Sunday, November 15, 2009

Learning Log IX: Designing Services

In light of our latest project, the redesign of the 11th and 12th floors in Terra, Dan Saffer's passage about "Service Design" in DFI has much to reveal. In a way this reading connects our field work with that of the digital realm and also to the work of more prominent designers. The same problems we had to look out for - low affordances, contrasting visuals, lack of information - are issues that continue to plague both the digital world and modern real-world services. The author diagrams several services moment by moment and uses this process to identify issues that we can fix. In this reading it's revealed that designing for interaction, especially with services in mind, is far more troubling than we'd expect.

The reading both intimidated me and brought out a greater appreciation for interface designers. As a graphic design major, we worry about much smaller and specialized aspects of design, focusing entirely on visuals. What font we use, the color of an element, the placement of a picture or the structure of an image are some of the things we're concerned with. Meanwhile, interface designers have to worry about individual moments in time and how a user reacts to any element, whether it be the type of button or the simple order of events.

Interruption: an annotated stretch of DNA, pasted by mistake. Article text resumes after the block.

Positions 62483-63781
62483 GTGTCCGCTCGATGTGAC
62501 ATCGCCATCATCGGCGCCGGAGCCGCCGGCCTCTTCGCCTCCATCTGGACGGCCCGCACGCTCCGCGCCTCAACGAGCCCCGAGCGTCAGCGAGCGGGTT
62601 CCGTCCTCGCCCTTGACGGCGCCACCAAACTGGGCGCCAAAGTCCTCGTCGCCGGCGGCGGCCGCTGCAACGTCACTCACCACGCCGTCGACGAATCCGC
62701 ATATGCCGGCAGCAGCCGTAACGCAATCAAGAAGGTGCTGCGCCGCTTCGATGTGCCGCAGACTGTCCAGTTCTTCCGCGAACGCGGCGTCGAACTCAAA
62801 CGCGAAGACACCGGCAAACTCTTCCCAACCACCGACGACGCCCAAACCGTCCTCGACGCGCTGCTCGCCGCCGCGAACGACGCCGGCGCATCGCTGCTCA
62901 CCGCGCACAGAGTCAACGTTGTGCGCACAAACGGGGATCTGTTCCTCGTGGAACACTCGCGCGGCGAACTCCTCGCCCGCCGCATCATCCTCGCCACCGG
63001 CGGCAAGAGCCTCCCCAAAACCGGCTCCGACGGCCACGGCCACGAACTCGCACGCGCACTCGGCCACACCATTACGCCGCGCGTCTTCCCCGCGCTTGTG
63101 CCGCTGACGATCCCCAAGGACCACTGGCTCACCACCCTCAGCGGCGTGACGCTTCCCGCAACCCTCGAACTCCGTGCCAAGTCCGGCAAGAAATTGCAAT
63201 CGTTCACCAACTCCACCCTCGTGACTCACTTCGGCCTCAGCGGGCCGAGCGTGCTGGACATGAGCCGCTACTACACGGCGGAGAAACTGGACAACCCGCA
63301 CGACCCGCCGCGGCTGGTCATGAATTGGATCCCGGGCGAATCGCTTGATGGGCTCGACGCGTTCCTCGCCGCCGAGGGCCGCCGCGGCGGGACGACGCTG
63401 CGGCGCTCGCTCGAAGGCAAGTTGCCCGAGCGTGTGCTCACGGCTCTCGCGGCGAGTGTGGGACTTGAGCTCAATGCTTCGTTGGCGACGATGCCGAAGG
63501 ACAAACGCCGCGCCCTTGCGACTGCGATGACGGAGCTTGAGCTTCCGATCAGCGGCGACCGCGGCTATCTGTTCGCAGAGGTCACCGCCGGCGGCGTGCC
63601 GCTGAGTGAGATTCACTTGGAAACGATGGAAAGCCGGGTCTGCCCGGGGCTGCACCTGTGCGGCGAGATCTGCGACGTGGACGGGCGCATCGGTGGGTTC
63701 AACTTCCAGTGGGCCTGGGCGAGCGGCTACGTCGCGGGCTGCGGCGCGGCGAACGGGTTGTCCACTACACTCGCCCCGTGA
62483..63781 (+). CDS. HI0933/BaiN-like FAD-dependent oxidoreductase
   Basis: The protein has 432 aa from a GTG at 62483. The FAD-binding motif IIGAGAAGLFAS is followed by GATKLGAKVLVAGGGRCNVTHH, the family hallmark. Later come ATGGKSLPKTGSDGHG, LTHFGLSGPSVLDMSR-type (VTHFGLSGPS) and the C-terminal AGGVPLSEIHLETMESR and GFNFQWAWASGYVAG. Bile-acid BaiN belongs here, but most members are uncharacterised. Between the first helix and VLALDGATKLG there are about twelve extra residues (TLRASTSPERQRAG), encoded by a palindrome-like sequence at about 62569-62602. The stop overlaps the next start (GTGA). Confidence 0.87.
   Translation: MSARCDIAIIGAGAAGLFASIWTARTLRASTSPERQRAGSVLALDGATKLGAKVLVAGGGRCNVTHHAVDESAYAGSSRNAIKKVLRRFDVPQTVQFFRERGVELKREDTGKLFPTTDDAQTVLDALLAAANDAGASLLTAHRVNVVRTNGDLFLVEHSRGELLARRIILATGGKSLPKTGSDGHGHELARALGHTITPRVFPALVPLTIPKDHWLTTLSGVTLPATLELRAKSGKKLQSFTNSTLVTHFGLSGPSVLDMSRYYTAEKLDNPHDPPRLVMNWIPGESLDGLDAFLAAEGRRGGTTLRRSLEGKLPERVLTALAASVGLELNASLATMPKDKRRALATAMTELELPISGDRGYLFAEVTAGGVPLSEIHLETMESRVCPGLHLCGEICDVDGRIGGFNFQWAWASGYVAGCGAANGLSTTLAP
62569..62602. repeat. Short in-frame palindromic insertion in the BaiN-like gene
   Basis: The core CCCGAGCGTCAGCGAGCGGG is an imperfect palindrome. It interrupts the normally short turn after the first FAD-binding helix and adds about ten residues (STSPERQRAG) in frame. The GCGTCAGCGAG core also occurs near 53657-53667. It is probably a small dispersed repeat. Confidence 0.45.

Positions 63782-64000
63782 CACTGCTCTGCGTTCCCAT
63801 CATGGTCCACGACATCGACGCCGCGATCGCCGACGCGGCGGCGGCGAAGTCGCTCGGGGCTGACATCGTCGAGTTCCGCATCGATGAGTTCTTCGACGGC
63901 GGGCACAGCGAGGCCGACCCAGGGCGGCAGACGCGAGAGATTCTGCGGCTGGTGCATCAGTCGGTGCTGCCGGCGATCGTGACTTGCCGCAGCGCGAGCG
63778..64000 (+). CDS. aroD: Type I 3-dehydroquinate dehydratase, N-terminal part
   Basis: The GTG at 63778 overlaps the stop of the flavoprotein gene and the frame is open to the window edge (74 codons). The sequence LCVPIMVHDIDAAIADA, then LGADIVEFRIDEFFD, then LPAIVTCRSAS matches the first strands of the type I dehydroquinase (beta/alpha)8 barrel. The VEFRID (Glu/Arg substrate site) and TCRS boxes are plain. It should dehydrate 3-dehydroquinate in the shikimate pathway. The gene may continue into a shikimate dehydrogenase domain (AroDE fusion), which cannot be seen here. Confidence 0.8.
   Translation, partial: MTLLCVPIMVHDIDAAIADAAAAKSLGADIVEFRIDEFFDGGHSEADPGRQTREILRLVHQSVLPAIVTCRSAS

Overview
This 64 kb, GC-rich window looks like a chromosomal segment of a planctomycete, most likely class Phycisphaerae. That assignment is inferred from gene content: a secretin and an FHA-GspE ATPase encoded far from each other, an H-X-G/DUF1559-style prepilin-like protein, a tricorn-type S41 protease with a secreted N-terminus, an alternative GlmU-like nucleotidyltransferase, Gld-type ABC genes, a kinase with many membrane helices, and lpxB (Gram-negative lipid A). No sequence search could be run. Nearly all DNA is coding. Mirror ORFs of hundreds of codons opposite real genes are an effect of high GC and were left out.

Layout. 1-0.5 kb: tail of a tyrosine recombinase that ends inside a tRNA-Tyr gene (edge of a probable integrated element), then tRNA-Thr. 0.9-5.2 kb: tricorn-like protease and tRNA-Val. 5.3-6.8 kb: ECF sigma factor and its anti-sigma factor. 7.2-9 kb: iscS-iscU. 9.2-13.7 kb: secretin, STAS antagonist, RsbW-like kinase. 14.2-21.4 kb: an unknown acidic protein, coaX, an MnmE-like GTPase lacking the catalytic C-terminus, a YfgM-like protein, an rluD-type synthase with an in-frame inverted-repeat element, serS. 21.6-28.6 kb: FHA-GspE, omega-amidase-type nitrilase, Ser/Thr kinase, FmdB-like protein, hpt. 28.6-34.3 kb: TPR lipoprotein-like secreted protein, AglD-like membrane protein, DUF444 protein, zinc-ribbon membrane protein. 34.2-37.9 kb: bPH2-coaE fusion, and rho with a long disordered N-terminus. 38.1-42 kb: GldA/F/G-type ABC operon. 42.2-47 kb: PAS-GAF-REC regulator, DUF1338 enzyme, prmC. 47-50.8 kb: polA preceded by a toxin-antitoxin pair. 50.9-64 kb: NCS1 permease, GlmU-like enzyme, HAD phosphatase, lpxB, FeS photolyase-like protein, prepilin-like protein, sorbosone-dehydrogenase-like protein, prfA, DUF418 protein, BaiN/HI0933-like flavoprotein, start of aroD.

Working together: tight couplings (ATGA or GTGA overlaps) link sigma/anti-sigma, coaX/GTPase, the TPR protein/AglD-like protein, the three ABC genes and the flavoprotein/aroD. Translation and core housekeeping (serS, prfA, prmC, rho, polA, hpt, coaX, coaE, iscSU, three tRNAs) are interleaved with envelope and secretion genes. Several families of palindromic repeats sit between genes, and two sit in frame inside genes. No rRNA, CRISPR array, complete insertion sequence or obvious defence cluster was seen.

The process of service design (and the service string in particular) can be likened to storyboarding for a film, but in this case the consequences are far more severe. Saffer even mentions storyboarding in the passage. For a director, the goal is to set up the structure of the movie and place all aspects in their right location for ideal storytelling and artistic effect. In contrast, service designers are setting up the structure of an event, something that a user may pay for or have to live with every day of their life.

This process reminds me that many designers aren't spending enough time on their service designs, focusing on technology or aesthetic more than functionality. As generic of a statement as this may be, our interfaces would work far better and serve our interests more if companies spent more time on the prototyping aspect of their product creation. Saffer states that sometimes low cost solutions can greatly improve a service, as with the example of water bottles on an airplane, so why aren't there more simple, convenient solutions to design errors? Why do some of these errors even get past their creators?

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